Samad is a friend of the Scalabrinian Secular Missionaries, who met him in Solothurn, Switzerland. As with so many migrants, we meet them at the most critical moments, a short time after arriving in a foreign land, when the wound of leaving is fresh, the uncertainties due to residence permits many and the need to share the road with someone very important. With Samad it was like that: from the first steps through many different stages the friendship grew, grew stronger and his testimony, which from the beginning was good for us, in time became a gift for many young people, a help to reflect, to appreciate every moment of life, even the hardest ones and to always hope, because love always, anyway, goes through history and is carrying it.
Samad, would you like to introduce yourself?
My name is Samad Qayumi. I was born and raised in Kabul, Afghanistan, where I also did my undergraduate studies graduating in engineering. I worked in the oil sector in Iran, and then, back in my home country, I was hired in a company in Mazar-e-Sharif that produced fertilizer and employed 3,000 people. From chief engineer, I became deputy director and then director of this plant. I always tried to do my job well and have good relations with everyone.
And how did you come to hold political responsibilities?
Unexpectedly, in 1982 I received a telegram from the prime minister of the government, with an invitation to go to Kabul. It was about my appointment as head of all provinces, a position I held for four years. When problems arose in education, health, agriculture, construction or whatever, I would be contacted and with the competent minister I would try to find a solution.
And then the leap into the world of education….
I was later appointed minister of education. In this role I was mainly concerned with the construction and improvement of schools in our country. I always thought that education was crucial for the future of Afghanistan. To better prepare myself for this task, I did my doctorate in education. The work was immense because the education system was backwards and also because the fundamentalists were very active and kept destroying school buildings and killing teachers.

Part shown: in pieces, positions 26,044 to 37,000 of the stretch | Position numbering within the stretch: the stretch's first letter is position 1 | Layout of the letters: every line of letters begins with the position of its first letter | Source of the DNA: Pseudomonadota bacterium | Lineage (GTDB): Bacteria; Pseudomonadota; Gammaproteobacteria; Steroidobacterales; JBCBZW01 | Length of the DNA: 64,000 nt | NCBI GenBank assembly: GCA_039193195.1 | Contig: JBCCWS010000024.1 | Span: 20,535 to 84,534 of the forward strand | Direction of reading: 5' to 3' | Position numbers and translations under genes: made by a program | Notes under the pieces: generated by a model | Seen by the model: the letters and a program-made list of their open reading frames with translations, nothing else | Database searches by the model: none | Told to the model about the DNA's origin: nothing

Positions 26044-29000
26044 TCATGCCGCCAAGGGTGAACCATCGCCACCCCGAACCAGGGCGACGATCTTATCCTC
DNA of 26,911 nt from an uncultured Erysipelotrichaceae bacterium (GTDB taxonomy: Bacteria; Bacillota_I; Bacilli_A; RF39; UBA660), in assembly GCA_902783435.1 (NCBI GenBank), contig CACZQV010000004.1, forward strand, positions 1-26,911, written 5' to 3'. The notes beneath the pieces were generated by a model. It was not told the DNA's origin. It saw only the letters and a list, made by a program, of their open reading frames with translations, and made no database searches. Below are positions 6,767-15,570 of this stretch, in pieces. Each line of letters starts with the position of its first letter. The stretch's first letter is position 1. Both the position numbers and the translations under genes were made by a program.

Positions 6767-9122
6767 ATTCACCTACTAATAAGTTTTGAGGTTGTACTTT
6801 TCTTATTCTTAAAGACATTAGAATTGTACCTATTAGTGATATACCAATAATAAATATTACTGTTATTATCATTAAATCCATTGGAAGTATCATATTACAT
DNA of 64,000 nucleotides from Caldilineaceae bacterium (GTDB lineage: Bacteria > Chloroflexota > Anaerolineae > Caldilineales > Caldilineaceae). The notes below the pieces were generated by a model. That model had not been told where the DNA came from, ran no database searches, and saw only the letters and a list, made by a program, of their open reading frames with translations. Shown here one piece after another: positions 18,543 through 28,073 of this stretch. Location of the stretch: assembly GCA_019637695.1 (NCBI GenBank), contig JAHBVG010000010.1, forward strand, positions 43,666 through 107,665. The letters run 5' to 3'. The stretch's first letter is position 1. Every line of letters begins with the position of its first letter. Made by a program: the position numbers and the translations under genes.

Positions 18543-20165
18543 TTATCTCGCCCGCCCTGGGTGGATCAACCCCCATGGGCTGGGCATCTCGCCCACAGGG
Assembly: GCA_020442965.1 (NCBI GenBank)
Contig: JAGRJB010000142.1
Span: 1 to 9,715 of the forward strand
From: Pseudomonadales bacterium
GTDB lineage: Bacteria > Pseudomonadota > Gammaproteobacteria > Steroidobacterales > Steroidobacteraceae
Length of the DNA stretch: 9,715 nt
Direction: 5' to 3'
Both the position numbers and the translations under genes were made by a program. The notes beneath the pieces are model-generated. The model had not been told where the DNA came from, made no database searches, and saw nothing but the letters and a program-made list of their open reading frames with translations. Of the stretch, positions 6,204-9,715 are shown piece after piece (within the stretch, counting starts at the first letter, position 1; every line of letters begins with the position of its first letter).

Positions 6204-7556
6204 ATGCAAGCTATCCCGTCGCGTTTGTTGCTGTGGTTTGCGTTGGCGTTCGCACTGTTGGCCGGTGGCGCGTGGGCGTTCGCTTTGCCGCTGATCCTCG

What changed the course of your history?
In 1989 I was reappointed as head of the provinces and remained in charge until the mujhaiddin came to power in 1992. Six million Afghans were forced to leave the country. I too had to flee with my family in the space of two hours, leaving everything behind. Other members of the government had already been killed. For two months we stayed at the border in Pakistan, hoping for an improvement in the situation. Then we left the country and, with two of our three children, arrived in Switzerland. I would have preferred to go to Germany, but back then it was easier for the traffickers who organized the escape to bring the asylum seekers to Switzerland.
When you arrived in Switzerland, were you able to rebuild your lives?
Once in Switzerland, we finally felt safe. However, for six and a half years, while our asylum application was being processed, we could neither study nor work: we had to live on state support. We wondered, “When will our waiting be over?” It was a very difficult time. In Afghanistan I had no free time or vacation time, and here all of a sudden I found myself without any employment…. My wife in Afghanistan was a teacher. Every day she thought about her schoolchildren and cried and wondered about their fate. She had moments of depression.